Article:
Parliament’s worst keep secret is out. Lockwood Smith has been appointed High Commissioner to London.
The Speaker of the House of Representatives, Lockwood Smith, has been appointed New Zealand’s next High Commissioner to the United Kingdom.
Prime Minister John Key announced Smith’s nomination to the position this morning.
“Lockwood Smith has had a distinguished political career and his nomination is a mark of the high esteem in which he is held,” Mr Key said.
“The nomination of Parliament’s Speaker to the role of High Commissioner emphasises the importance of relationship between New Zealand and the United Kingdom.”
Smith has held the speaker’s role since 2008. He will likely take up the appointment early next year.
He has served as a Member of Parliament since 1984, when he was elected MP for Kaipara. In 1996, he became MP for Rodney, a role he held until 2011 when he went on the National Party List.
And so the machinations begin.
As parliament rose for the summer break David Carter and his loyal band of South Island supporters have been all cock-a-hoop and telling anyone who will listen that the deal is done for Speaker. Lockwood Smith has unwisely also said in a room full of people just recently that he knows who the next Speaker will be.
This of course presumes that it is the Prime Minister who appoints the Speaker. He does not. It is an open vote in parliament.
David Carter, assisted by Bill English has been lobbying hard behind the scenes for the job of Speaker. If asked he quietly bats the question away. He has been told by the PM not to be open.
However it looks like they may have been premature in starting to talk of the deal. Word has it too that Amy Adams, another South Island MP, is set to replace Carter when he ascends the speakership. Terribly ambitious and hopelessly immodest about her ambitions she has set about gloating too.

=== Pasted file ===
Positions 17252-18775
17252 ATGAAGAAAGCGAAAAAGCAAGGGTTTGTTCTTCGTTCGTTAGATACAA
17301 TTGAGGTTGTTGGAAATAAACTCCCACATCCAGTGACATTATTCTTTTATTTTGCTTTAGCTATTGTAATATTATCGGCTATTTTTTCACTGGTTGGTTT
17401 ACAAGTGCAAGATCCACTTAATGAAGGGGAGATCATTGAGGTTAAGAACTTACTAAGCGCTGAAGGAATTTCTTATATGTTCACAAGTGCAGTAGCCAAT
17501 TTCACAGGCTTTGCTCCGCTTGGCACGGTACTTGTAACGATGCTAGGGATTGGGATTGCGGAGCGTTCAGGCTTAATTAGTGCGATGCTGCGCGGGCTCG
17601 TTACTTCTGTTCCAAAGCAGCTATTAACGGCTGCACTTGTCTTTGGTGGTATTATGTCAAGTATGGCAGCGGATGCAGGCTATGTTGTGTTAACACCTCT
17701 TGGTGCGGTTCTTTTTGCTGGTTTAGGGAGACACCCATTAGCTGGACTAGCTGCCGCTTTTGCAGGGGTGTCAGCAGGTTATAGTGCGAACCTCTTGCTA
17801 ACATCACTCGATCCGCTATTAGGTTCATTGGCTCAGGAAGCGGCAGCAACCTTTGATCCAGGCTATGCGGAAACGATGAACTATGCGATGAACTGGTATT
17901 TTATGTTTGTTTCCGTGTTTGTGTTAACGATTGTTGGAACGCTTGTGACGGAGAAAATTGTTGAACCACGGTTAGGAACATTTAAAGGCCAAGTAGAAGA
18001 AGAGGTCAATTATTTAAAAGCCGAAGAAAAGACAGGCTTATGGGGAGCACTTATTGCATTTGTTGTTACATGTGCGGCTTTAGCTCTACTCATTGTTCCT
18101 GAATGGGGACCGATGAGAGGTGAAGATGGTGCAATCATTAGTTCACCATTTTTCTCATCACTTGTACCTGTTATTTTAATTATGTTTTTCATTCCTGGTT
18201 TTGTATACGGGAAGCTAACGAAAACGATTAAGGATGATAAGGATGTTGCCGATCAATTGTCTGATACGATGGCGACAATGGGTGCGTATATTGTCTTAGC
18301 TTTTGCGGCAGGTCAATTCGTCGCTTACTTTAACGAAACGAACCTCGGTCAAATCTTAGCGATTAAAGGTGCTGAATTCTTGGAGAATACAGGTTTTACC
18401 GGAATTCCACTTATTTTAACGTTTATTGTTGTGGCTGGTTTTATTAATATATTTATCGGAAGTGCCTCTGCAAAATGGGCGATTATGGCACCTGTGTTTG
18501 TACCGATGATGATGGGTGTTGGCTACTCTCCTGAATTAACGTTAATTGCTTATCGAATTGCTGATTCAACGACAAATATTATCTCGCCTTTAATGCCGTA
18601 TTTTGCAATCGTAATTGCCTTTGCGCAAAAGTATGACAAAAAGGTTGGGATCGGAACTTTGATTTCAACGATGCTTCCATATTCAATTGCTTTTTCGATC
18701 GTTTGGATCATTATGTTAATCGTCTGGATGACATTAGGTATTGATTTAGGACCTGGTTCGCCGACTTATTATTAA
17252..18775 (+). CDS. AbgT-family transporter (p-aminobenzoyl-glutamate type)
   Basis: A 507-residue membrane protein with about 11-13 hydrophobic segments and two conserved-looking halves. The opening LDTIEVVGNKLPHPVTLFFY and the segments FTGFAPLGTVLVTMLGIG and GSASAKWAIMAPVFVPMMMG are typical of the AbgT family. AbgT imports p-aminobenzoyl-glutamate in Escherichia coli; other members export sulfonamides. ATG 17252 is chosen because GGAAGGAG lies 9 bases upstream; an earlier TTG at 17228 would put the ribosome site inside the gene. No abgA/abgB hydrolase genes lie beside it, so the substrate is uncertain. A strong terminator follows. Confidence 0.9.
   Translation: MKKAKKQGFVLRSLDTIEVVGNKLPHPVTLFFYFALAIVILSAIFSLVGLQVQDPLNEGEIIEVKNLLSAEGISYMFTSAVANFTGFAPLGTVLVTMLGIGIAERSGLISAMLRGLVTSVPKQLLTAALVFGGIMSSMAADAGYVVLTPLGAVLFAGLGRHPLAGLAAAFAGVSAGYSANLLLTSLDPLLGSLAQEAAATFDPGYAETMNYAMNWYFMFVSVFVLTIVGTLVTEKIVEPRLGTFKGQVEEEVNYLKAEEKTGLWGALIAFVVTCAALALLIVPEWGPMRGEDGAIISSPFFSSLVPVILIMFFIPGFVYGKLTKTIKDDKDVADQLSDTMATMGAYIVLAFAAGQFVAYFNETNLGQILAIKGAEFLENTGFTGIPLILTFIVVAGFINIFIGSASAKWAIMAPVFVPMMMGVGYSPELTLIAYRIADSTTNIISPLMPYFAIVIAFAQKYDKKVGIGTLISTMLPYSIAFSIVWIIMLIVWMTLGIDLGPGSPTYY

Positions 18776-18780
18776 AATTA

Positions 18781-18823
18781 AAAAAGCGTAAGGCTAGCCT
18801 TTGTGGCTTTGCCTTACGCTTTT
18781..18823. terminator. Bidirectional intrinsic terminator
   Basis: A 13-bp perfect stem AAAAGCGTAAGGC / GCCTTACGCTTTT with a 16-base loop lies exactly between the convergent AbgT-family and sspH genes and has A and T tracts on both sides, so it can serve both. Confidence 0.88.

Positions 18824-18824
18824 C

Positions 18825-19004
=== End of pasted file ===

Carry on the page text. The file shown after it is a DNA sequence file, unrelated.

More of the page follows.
There is a wrinkle though. Both Carter and it appears the Prime Minister arenât aware that the vote for Speaker cannot be whipped, despite threats to do so. They are also unaware of standing orders that mean that proxies are disallowedâŠso whereas Carter and the PM may have believed they had 59 votes in the bag for their choice they have forgotten that some MPs may well be away when parliament resumes and the expected vote is taken.
There is certainly room for a suitable challenger to set the cat amongst the pigeons and lobby to garner the support of the Greens, Labour and NZ First. Carter cannot expect any votes from NZ First after a long running and acrimonious battle with Winston Peters over the years.
Peter Dunne can be expected to follow standing orders and John Banks has the required grit to resist attempts by the PM to try and make the vote for Speaker a supply and confidence motionâŠwhich would be laughable if it wasnât so serious. Surely the PM won’t risk an election over the role of Speaker.
If someone can get that support, and pick up just a few National back benchers then the PMâŠand Carter risk a humiliation in the vote for Speaker.
Of course that all presumes that venal self interest doesnât take hold to settle everyone down.